The Thin Red Line

Roger Ackroyd, Going Postal

A fellow poster suggested that I should write a piece about the art of…er…writing since it has become, rather later in life than I would have liked, my profession. Flattering as this suggestion is – and there is nothing a writer likes than to be able to waffle on endlessly about themselves – I really wanted to link it to something a bit more pertinent to the GP ethos and which everyone may, hopefully find interesting and thought-provoking.

Let’s take a good look at the photo at the top of this piece. Many of you will probably be familiar with the image as it is one that has been reproduced many times in histories and documentaries of the Second World War. It shows Josef Kramer, the erstwhile Kommandant of Belsen-Bergen concentration camp shortly after its liberation by the British army in April 1945. Putting aside, for the moment, that this is probably one of a number of staged propaganda pictures my eye was immediately drawn not to Kramer but to the figure on the left of the picture – the soldier holding up his rifle as if he was about to fire. My imagination immediately whirred into action. Who was this? Why has he got his rifle at the shoulder when the officer is suitably armed and Kramer is in leg irons? It is a simple, impenetrable, question which only served to prick the curiosity of this writer even further. Thus began the weeks of research and development of a vital part of the story which would lead to turning the novel on its head, moving motives from one leading character to another and providing a convincing psychological background to the events that would engulf and destroy both the guilty and innocent in the years post 1945.

The British army entered Belsen-Bergen in April 1945 and I had two of my main characters be part of that first contingent and experience what has been documented as one of the most grisly scenes of the war. Bearing in mind that some of these soldiers would already have experienced the D-Day landings and skirmishes with the Germans in the previous nine months they would already be suffering from fatigue and what is now termed PTSD. Indeed, I had one of the characters witness the cold-blooded murder of a female collaborator by her estranged Maquis husband.

Roger Ackroyd, Going Postal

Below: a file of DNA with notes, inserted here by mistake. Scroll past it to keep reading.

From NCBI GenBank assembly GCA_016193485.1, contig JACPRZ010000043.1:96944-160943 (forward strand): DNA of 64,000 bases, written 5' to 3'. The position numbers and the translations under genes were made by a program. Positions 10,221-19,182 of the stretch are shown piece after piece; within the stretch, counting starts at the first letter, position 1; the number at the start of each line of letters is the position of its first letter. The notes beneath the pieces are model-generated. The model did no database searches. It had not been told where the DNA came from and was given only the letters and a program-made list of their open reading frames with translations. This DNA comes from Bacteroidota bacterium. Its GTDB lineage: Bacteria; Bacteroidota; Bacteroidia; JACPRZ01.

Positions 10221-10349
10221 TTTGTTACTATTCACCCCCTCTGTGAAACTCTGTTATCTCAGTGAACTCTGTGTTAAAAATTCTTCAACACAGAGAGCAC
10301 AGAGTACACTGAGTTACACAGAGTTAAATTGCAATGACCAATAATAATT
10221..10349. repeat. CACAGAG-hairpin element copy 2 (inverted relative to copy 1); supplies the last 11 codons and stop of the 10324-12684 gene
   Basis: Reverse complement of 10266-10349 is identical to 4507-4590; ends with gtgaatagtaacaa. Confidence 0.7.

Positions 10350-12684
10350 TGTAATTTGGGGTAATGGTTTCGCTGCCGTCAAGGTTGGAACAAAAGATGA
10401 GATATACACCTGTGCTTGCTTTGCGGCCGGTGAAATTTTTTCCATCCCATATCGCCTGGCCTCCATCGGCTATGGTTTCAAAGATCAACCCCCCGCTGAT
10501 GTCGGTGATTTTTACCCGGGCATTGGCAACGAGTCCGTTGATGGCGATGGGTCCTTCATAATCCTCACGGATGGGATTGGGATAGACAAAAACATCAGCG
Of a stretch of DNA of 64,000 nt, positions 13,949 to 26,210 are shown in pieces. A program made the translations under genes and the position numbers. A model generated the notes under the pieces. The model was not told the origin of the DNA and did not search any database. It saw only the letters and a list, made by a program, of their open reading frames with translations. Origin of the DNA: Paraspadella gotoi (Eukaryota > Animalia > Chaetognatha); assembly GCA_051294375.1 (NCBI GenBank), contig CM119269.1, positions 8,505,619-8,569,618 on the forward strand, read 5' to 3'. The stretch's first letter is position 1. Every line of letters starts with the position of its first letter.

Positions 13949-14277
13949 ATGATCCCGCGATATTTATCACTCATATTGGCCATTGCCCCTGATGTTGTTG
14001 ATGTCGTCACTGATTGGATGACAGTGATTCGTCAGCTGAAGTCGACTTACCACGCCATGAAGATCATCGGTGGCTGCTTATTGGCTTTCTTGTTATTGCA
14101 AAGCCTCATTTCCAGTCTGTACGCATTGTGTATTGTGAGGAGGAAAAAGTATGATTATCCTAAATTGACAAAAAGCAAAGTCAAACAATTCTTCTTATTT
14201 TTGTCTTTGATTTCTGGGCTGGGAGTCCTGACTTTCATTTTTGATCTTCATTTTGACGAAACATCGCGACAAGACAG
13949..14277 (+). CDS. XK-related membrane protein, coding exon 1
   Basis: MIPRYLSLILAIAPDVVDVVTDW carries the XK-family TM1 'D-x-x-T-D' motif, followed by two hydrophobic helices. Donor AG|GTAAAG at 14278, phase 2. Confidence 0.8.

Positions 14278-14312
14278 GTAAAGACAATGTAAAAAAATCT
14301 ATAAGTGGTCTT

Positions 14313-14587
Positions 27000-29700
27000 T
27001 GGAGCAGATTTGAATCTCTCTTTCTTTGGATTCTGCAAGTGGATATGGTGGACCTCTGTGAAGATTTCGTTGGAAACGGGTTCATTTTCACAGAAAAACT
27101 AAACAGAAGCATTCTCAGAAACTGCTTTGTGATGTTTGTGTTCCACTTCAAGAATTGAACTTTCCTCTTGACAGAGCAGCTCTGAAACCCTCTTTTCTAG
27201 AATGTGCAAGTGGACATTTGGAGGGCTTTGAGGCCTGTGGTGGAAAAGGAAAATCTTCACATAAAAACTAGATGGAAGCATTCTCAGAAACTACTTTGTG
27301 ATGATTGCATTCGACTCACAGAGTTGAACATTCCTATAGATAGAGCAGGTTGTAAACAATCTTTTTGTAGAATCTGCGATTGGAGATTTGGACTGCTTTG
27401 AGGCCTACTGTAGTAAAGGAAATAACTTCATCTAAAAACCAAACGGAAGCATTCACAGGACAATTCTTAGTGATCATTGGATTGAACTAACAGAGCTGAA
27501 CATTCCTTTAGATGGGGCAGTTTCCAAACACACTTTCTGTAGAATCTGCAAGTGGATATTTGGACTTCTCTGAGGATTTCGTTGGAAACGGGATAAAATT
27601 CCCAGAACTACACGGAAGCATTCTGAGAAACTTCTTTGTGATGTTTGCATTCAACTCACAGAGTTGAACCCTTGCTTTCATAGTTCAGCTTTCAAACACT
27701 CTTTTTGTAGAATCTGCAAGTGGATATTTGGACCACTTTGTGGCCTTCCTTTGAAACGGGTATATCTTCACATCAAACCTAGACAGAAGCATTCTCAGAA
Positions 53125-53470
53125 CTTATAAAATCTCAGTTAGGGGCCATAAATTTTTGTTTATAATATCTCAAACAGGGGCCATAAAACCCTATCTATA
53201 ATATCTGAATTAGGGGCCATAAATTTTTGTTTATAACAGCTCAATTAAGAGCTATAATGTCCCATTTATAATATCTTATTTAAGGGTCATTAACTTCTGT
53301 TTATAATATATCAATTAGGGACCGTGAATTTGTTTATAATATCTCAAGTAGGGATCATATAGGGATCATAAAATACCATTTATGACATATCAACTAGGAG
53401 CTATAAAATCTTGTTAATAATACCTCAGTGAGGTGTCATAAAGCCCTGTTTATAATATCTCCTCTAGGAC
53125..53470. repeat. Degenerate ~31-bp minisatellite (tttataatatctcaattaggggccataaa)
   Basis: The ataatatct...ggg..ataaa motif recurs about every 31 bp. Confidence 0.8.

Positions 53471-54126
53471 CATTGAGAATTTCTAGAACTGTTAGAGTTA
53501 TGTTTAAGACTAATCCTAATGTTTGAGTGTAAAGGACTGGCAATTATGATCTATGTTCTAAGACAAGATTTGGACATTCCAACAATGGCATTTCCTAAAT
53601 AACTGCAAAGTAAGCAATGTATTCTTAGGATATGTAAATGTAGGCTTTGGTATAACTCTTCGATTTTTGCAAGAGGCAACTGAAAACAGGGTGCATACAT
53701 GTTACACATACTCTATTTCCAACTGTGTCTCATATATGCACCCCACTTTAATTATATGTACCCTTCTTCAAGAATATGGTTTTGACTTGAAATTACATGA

Such events tend to get lost in the wide-ranging overview of global events but as a writer I am more interested in the particular, that single incident which can enlighten us as to the real, filthy, distortion of humanity in extremis.
Looking at the picture at the top of this piece and the one immediately above I fashioned a story about that single moment. The unknown soldier with the rifle I now named the fictional Reg Manley and he had already experienced the horrors of the camp. Here’s the section from the novel that covers this scene:

    And the stink rolled out from the huts as dense as a suffocating London smog, hanging thick and liquid as if trying to smother the onset of the German spring. A continuous cloud of dust swirled backwards and forwards wreathing the creatures in a ghostly aura as they wandered aimlessly between the huts. Beyond the wire, the season was beginning to flower with fresh yellowed gorse and greening trees that surrounded the camp but in these barbed enclosures everything was dead and dying, the flattened remains of grass, the churned mud, the sticks of humans.
    Reg stopped at one woman who sat on her haunches. She had a full head of hair so he suspected she couldn’t have been here that long.
She reached out with her hand: “Wohin ist er gegangen, mein geliebter Sohn?”
    Reg bent over her. “What, love?” He looked into her face and saw a dark despair reflected in her eyes.
    “Warum habt ihr getötet meinen Sohn?” Her voice trailed off in a wail, her head slumping into the rags around her chest.
    He turned to Daffin. “How’s your German? What’s she saying?”